Prior to his work at Human Rights Watch, John was a festival coordinator for the Margaret Mead Film & Video Festival at the American Museum of Natural History in New York City. He also enjoyed a successful career both as a director and producer of independent films and as a director of photography on numerous films and videos for television. John graduated with a Bachelors degree in Anthropology/Archaeology from Stanford University in 1985. He lives in Irvington, NY.
Bijan Tehrani: Please tell us a little bit about your own background. When did you get involved with the festival? Also, please tell us a little about the history of this festival.
John Biaggi: I was a filmmaker before I joined Human Rights Watch; I made some independent films myself and realized how hard it is to do that and how hard it is to find the funding for that, particularly here in the United States. Then, in 1996, I came to Human Rights Watch for a job as a programmer for the festival. A few years later I became the Deputy Director, and for the past almost-two-years I have been the Director of the film festival in New York. The festival was founded in 1988 here in New York, and it took a one year hiatus in 1990; hence the 20th anniversary is this year, 2009. It was founded because that was the 40th anniversary of the Declaration of Human Rights. It was felt here at Human Rights Watch that not enough people knew about the declaration, and that human rights as a concept was not well known to the general public, and we as an organization wanted to do something to change that. The feeling was that film was the most powerful tool to get a message across in the modern world, so they thought to do a film festival. It started downtown at the public theater in New York, and it has become quite large now and has played for the last 13 years at the Film Society’s Walter Reade Theater. We have also expanded to London, which is now in its 13th year, and we have a large traveling film festival as well that hits over 40 sites in North America each year.
BT: How are the movies selected for the festival, understanding that it can sometimes be hard to find films that relate to this topic, or it can be hard for the filmmakers to reach the festival.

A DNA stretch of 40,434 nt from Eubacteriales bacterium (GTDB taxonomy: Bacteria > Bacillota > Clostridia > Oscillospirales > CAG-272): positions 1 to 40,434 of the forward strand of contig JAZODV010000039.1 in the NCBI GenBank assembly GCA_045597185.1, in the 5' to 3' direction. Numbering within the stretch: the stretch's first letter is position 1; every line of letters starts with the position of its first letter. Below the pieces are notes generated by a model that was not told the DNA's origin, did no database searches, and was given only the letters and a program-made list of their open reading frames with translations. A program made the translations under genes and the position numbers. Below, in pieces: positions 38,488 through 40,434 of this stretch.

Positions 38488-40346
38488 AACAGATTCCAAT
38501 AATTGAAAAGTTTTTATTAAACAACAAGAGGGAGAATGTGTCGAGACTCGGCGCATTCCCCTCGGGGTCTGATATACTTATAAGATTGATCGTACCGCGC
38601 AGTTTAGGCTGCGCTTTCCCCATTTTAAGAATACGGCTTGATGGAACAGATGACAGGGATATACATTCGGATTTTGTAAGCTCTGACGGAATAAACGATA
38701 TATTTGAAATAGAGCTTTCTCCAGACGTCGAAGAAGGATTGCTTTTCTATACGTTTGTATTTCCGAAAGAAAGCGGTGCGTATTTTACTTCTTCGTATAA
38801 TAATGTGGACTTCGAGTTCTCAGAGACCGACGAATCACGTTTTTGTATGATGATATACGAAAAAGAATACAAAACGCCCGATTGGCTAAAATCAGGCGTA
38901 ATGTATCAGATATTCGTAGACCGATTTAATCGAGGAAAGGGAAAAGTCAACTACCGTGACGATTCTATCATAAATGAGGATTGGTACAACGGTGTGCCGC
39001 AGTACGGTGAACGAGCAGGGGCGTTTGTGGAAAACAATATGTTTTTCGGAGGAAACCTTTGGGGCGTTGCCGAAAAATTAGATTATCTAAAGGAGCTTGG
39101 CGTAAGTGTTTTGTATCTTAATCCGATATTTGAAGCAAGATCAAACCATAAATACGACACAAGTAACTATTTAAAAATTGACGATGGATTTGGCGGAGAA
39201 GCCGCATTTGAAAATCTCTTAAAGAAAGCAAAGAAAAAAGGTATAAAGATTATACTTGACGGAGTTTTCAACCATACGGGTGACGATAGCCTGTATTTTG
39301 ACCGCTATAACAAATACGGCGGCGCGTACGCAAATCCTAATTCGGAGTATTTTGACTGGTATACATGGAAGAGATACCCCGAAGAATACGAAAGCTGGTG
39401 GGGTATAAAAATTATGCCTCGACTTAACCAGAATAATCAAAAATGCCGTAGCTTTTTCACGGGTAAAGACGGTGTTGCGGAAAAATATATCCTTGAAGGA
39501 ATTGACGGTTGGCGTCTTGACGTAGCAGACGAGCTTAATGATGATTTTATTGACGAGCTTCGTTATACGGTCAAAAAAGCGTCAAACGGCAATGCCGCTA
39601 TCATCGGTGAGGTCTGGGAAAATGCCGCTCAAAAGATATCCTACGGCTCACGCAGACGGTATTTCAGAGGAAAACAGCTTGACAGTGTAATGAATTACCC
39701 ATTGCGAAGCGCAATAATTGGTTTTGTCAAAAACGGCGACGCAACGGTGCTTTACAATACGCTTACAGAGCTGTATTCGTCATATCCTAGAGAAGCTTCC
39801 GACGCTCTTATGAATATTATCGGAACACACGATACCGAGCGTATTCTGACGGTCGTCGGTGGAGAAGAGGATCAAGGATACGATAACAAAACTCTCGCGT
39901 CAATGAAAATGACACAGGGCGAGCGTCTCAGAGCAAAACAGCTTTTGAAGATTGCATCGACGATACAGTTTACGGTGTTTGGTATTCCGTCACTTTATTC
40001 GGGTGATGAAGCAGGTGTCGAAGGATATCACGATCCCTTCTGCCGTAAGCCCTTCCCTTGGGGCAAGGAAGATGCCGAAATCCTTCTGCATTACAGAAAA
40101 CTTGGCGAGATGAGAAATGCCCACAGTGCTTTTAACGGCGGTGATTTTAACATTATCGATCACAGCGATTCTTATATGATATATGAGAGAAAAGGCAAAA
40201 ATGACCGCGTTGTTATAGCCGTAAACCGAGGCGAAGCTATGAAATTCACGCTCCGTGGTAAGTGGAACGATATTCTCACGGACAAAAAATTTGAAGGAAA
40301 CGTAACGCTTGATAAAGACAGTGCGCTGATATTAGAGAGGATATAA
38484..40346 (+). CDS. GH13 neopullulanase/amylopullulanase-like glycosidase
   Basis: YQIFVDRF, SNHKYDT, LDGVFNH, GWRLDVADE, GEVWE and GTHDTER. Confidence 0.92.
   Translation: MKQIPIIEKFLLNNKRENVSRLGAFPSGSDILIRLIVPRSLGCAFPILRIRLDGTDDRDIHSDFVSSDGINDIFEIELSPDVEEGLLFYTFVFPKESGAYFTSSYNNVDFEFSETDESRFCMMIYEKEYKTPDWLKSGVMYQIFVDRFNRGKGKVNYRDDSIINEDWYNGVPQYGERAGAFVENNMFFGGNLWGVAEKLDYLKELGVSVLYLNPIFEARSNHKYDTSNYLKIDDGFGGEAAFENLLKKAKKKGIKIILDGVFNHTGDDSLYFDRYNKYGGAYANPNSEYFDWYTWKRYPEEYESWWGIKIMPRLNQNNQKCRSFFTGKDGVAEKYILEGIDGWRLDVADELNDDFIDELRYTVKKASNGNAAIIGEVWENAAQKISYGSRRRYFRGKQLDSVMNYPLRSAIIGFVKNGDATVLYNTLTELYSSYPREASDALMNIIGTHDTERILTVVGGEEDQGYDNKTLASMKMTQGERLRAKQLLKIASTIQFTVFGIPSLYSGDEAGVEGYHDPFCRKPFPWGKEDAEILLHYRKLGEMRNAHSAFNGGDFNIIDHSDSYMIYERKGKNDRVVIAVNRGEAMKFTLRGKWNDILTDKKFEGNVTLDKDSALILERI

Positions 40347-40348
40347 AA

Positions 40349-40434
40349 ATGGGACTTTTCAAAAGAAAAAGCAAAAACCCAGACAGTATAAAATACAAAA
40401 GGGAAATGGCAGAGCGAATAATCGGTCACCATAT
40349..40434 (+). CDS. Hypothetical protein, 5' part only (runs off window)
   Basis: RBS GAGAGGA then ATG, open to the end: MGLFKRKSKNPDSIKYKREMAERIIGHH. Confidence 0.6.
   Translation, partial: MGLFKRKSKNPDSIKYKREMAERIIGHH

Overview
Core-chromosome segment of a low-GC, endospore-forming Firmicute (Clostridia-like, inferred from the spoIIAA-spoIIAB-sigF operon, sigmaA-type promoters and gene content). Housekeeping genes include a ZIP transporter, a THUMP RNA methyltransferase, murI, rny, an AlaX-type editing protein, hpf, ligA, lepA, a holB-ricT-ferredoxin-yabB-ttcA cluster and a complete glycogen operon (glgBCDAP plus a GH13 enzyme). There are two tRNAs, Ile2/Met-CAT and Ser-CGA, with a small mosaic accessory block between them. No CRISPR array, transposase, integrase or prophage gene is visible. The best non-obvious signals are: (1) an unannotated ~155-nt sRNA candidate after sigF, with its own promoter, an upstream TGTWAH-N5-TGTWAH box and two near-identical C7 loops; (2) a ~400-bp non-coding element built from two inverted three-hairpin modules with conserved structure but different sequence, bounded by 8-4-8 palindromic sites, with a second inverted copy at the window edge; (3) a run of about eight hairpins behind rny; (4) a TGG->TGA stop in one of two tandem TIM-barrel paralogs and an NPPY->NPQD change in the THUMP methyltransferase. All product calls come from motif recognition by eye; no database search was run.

JB: It’s interesting because the films are selected from quite a large submission process. In fact, it is quite the opposite; there are thousands of films made in a year, and hundreds of films made on human rights issues each year. We used to get inundated with submissions when we had a broad open call for films, so now we have screened it a little and we still get hundreds of submissions. There are a lot of films made on the human rights topic each year, and it is our job to go through these films and find the ones that are the strongest visually, cinematographically, structurally, as well as the most factually (the most accurate) and also current—current issues are very important to us. We want to show films that are dealing with what is happening now.
BT: How have audiences received this festival in New York?
JB: The festival in New York is very popular. In fact, this year the opening night sold out three weeks ago, which amounts to a month before the festival even begins. We see a large number of our films sell out, and it is something that has been a fixture in New York in the calendar for years. We are also well known for bringing in most of the filmmakers for the films. Most of the films we show are documentaries—we show a few dramas but we concentrate on documentaries—and they are greatly enhanced by having the filmmaker present for a Q&A;, and audiences really appreciate that. I think that has been part of the great success of the festival. It is a way of actually tying the audience directly into the message of the film, and also giving them an opportunity to actually do something concretely to help with that particular issue, because the filmmakers are often coming armed with how you can help with the situation. That really is a big part of the Human Rights Watch Film Festival.